Two teachers are out of a job. Both share some responsibility for their fates. The question is how much, and whether their school districts over-reacted to their conduct.
The easier of the two tales, and by far the funnier, took place in Prairie Village, a suburb of Kansas City, Kansas. A Mission Valley middle school teacher (make that ex-teacher) named Ryan Haraughty was drawing a map of the United States on the blackboard and drew Florida out of proportion. The extra-long, engorged Florida drew snickers from his teen age students, which Haraughty acknowledged by quipping, “Florida got excited.” Hilarity ensued.
Haraughty has acknowledged that he immediately sensed that he had let a good punch line get in the way of his better judgment, but decided to let the moment pass without further comment. A good decision, but not good enough, apparently: Haraughty was fired for creating “a sexually hostile environment.”
The facts of this case are these:
1. Haraughty did make an inappropriate classroom comment.
2. Teachers should not make sexually suggestive jokes, even funny ones, in a middle school class.
3. He is a popular and well-liked teacher: a Facebook page dedicated to reversing his firing has over 200 members.
4. Florida does look like a penis.
5. One off-the-cuff joke referring to Florida’s phallic features cannot create a sexually hostile environment.
When you add them all together, it is obvious that the school district’s action was excessive and unfair. (Caveat: News reports do not suggest that there had been other issues with Haraughty’s professional conduct. If this was just the final straw after a series of warnings, then the analysis would be different.) He made a mistake. Everyone who speaks extemporaneously for a living is at risk of letting an ill-considered, careless or undiplomatic remark slip out. The responsible professional exercises caution and prudence to prevent this from happening, but it still happens. It happened to President Obama, when he compared his bowling ineptitude to the Special Olympics. It happened to Bruce Springstein this week, when he greeted a Michigan audience by shouting out, “Hello, Ohio!” It happened to Ryan Haraughty, and the proper response from the school would have been to remind him that teachers cannot make such comments, and that he should consider himself warned. Assuming his work was otherwise acceptable, it was unreasonable for the school to fire him for what was a momentary error in judgment, and, all in all, a fairly minor one.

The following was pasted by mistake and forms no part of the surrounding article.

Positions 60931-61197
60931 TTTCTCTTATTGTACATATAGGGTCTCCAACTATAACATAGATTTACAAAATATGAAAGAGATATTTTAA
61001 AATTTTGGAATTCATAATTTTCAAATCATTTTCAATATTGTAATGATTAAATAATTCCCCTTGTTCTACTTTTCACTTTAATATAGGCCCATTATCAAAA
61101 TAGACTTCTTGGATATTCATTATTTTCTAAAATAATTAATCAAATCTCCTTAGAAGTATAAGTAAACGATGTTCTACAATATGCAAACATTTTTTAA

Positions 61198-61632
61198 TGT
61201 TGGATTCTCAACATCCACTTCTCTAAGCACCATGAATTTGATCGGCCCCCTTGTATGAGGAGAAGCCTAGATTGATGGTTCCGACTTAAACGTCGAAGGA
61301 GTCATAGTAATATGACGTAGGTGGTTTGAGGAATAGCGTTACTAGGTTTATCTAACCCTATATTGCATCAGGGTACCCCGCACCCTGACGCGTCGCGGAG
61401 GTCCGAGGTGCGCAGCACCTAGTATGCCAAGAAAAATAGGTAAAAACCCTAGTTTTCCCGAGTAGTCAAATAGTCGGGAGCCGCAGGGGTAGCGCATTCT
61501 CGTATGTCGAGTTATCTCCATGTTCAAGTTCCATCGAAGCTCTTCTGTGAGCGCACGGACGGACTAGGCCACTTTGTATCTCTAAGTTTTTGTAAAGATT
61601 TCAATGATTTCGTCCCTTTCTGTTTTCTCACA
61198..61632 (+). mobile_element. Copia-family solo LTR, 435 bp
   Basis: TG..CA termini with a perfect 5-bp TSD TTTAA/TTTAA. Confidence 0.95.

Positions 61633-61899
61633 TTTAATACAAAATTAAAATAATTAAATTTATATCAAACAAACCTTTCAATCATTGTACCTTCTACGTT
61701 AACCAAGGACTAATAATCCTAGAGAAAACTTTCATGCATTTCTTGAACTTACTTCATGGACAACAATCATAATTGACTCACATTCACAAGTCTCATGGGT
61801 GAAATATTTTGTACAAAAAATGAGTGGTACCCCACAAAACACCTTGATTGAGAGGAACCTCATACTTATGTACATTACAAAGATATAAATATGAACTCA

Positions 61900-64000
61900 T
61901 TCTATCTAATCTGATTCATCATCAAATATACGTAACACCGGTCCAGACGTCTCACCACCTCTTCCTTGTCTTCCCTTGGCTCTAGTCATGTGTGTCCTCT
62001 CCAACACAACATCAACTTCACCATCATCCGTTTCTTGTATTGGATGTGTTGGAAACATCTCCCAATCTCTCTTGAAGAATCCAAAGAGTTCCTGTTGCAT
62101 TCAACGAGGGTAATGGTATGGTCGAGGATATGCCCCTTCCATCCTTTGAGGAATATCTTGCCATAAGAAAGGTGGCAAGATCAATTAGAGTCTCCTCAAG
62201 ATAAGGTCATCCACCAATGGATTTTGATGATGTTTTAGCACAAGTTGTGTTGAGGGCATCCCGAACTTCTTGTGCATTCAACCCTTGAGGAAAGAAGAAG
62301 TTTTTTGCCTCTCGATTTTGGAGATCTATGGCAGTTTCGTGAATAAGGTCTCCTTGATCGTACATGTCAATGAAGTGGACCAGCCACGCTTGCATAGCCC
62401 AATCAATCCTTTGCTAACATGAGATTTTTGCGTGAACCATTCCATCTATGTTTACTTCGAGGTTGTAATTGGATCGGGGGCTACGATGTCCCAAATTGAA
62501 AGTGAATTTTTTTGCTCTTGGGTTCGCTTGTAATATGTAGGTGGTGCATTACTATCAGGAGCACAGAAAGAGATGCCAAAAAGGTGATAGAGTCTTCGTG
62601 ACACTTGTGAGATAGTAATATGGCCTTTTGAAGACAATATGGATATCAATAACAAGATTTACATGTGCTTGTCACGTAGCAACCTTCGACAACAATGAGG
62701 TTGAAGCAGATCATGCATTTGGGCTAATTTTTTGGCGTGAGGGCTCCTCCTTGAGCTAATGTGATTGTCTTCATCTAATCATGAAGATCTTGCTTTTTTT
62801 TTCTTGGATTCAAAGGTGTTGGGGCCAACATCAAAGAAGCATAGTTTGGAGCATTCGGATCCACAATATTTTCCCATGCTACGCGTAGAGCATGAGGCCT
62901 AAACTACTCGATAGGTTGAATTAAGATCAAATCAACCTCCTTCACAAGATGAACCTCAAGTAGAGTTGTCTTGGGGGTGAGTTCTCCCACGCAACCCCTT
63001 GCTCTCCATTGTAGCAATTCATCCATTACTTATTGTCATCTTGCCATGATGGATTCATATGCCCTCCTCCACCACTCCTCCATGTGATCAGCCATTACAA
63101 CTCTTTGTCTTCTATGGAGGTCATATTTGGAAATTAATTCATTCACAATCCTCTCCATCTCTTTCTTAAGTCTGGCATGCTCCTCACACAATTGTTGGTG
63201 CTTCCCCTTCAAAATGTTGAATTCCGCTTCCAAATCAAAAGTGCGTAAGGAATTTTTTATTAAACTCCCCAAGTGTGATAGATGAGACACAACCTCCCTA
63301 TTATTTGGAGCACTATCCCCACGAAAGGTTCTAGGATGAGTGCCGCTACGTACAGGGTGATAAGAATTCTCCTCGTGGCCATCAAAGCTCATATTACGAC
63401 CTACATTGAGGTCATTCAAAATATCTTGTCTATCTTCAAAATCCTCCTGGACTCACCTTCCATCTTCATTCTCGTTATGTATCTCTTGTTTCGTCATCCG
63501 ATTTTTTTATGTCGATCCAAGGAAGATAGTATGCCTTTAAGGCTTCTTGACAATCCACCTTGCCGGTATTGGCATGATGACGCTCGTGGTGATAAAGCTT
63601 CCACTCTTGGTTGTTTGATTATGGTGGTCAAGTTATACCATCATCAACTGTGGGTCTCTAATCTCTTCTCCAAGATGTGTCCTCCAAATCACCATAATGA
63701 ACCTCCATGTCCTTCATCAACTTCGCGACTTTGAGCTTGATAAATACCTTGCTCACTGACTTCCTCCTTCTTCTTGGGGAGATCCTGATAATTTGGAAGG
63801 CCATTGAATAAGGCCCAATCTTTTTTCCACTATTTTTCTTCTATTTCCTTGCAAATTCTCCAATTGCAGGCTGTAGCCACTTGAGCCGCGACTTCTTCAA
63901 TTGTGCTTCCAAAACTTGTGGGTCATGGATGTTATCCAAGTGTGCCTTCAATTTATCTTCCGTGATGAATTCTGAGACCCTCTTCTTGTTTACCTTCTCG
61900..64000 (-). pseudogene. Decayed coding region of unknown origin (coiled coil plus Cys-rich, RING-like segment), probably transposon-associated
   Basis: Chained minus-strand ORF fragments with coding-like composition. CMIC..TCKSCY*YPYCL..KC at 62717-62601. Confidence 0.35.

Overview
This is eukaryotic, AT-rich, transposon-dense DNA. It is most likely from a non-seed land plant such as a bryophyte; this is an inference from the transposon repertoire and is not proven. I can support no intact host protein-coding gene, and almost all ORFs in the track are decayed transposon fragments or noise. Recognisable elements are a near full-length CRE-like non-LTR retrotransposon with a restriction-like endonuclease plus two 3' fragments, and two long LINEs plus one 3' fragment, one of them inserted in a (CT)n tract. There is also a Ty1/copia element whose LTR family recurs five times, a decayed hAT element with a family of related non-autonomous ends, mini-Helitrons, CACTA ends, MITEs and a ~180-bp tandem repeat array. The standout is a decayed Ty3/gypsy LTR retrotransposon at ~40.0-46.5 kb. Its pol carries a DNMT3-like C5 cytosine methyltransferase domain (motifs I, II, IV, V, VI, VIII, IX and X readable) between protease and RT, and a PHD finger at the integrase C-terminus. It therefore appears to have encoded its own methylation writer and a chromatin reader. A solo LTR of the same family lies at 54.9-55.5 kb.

The more difficult situation took place in Barrow County, Georgia, where teacher Ashley Payne says she was forced out of her job at Apalachee High School for posting photos on Facebook that showed Payne drinking beer and wine while on her vacation to Europe. The school was also upset that she used the term “bitch” when she posted that she was going to an Atlanta bar that featured a bar game called “Crazy Bitch Bingo.” (Note:Payne says she misunderstood the administrative procedures surrounding her suspension and quit prematurely, so she is suing the school for not informing her that she had a right to a hearing. I’m not going to discuss that.)
It is reasonable to require teachers to avoid personal conduct that undermines their ability to hold the respect of their students. Similarly, it is reasonable for schools to require teachers not to engage in conduct that the education system needs to discourage or condemn. Teachers are role models and authority figures. What they do, in class, or out of it, influences student attitudes and conduct.